When I say welcome and accept your DP, it doesn’t mean I tell you that you have to love your DP or feel grateful for it. In fact, you can still find it unpleasant to experience DP and at the same time be willingly open to it.
Your DP persists because you are, at some deep level, trying to get rid of it. This resistance to DP may even be unconscious; that is, you may not even be aware of it.
You have to realize that you don’t have a lot of choices when it comes to recovering from DP. You can’t fight it or try to get rid of it. It’s not going to go away through those strategies. DP will leave on its own when your nervous system calms down. The only choice to get to this place is to fully accept and embrace it.
I understand how you are feeling right now. You may ask, “Well, if I can’t get rid of the symptoms of DP, then what’s the point?” That’s a valid question to ask. Why bother reading how-to articles or watching videos, if, at the end of the day, you can never get rid of DP? My answer to that is though you can never get rid of DP by yourself, you can pave the way for its exit.
Now, what do I mean by that? To put it simply: You cannot get rid of DP, it has to leave on its own. Know that you don’t have control over the coming and going of DP symptoms, but through your actions you can ensure that there’s a way for DP to exit out of you.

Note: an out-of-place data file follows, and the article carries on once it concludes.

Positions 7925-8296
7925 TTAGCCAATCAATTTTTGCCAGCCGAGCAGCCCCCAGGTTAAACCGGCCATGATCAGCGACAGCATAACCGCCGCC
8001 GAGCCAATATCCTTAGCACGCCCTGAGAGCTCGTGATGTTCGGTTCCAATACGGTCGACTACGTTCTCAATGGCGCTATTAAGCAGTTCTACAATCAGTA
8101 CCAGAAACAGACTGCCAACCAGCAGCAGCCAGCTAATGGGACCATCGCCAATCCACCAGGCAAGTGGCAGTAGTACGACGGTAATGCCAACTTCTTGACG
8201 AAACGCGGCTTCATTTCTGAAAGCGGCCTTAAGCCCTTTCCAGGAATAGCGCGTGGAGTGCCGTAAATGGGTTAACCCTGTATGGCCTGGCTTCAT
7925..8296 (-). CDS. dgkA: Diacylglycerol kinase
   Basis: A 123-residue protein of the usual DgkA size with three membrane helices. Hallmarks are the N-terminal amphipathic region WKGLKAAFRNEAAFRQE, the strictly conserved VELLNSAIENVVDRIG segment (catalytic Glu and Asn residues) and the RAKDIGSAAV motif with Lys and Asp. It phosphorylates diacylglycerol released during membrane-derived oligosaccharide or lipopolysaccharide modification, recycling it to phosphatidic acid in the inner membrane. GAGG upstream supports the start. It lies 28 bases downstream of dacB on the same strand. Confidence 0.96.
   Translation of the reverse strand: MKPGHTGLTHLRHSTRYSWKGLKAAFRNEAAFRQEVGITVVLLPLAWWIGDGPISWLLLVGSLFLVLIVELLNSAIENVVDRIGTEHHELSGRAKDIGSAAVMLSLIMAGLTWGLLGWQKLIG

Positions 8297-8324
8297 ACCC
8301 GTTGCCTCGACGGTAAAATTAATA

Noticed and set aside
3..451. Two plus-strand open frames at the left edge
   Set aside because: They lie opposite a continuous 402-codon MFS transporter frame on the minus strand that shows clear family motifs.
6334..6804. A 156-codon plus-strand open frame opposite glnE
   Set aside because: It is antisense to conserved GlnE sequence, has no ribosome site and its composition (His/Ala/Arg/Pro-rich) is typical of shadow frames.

Do not let the above fact frighten you. Instead, let it free you from always trying to get rid of DP, whether consciously or unconsciously. Instead of spending mental energy to somehow get rid of DP, you can channel that energy into something else, like a personal project or new hobbies, such as gardening or learning to play an instrument.
Give up the desire to be free of DP, and DP will eventually leave you. This is the paradoxical way in which DP operates.
Some Symptoms Are the Last to Go
Another area where people struggle with DP/DR is that there are always some symptoms that linger on. This is where most feel stuck with DP/DR.
In my own recovery, most of my DP/DR symptoms went away over time. The fear of going crazy, feeling detached from myself, and a general sense of fear and panic were some of the first symptoms to go. However, the feeling of unreality persisted for a while. It was one of the last symptoms to leave.
Even today, I still experience some symptoms like tinnitus (a ringing sound in the ears) or having music constantly stuck in my head from time to time. I don’t let them bother me. I give them full permission to come and go, and hence, I don’t pay attention to them that often. This gives me the room to engage with activities that are more meaningful to me, like writing articles for this website and making videos about depersonalization.
If you have one or two symptoms that still linger on, don’t lose heart. Let them come and go as they wish. What you are experiencing is very normal and it’s part of the recovery process.
Again, if you feel like you have been doing everything right, and still feel like DP/DR persists, then realize that some part of you is resisting the DP/DR feelings. This may be the cause of your suffering. Realize you cannot get rid of DP/DR. It will leave when the body and mind feel that it’s no longer necessary to disassociate. Stop constantly checking in to see if your DP/DR is still there or not.
And remember, recovery takes time. Cultivate patience, it will help you find peace.